In Depth: Help for Unclaimed Ashes of Veterans

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A small Nebraska volunteer group is asking state senators to help give veterans a proper military burial.

The images are powerful ones when a veteran dies; the American flag, a 21 gun salute and the playing of taps.

But hundreds of veterans who have died and were cremated -- remain on the shelves of Nebraska funeral homes.

Since 2013, the Nebraska Missing in America Project has found 29 veterans in funeral homes in two years. Their ashes were placed in decorative patriotic urns, followed by a full military escort and funeral.

But many funeral homes have been resistant to let the organization in.

"The funeral home's main objection and worry is the fear of lawsuits," said Bill Henry, one of the founders of Nebraska's chapter.

He told the legislative committee that some funeral homes think that if they give up control of the remains -- and a family member shows up years later -- they'll get sued. So the urns remains on their shelves collecting dust.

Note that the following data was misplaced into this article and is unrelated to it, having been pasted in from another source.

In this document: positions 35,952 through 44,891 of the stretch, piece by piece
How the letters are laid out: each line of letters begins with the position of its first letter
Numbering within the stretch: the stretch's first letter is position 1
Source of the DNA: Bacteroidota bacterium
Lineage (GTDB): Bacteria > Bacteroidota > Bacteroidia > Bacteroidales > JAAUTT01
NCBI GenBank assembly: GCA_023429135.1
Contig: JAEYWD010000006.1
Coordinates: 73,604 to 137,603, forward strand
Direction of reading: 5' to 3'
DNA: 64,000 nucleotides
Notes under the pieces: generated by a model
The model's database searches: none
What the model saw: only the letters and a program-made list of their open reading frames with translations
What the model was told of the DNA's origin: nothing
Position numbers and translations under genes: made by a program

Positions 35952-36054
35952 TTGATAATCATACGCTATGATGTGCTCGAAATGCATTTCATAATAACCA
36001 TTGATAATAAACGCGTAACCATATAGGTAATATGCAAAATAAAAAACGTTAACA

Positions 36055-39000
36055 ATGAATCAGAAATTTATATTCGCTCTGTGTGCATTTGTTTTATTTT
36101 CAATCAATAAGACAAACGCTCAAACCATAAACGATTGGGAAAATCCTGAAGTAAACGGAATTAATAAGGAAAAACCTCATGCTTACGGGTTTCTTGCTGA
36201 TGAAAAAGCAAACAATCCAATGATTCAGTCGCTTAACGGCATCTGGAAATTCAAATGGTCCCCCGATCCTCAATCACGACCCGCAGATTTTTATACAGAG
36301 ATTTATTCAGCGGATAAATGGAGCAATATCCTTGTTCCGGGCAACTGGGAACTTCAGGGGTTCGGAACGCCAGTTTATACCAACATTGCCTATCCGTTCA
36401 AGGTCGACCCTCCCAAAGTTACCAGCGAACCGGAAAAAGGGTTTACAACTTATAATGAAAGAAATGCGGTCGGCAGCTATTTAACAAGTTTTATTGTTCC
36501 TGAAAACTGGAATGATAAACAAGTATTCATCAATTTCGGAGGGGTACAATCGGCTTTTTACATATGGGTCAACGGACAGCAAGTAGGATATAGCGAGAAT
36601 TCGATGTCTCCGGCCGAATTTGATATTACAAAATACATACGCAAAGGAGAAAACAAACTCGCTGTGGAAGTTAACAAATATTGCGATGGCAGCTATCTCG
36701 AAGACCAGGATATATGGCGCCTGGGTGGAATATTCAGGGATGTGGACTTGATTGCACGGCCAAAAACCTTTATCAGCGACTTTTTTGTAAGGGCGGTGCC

"They're not allowed to be buried -- they're not allowed to be scattered," said State Senator Sue Crawford of Bellevue who introduced legislation that would shift liability to the volunteer organization -- and away from the funeral homes.

If it becomes state law, volunteers believe there are more than 200 veterans who have died -- been cremated -- and would now be honored by the military they served in a national cemetery.

"We all remember when we enlisted," said Bill Henry during one of the funerals at Ft McPherson in Nebraska. "We gave the United States of America a blank check. It included a lot of things -- that could include our lives."

Henry believes this is perfect legislation -- a bill that asks for permission to help -- and doesn't want a dime from taxpayers.

LB 146 had no opposition at the hearing.



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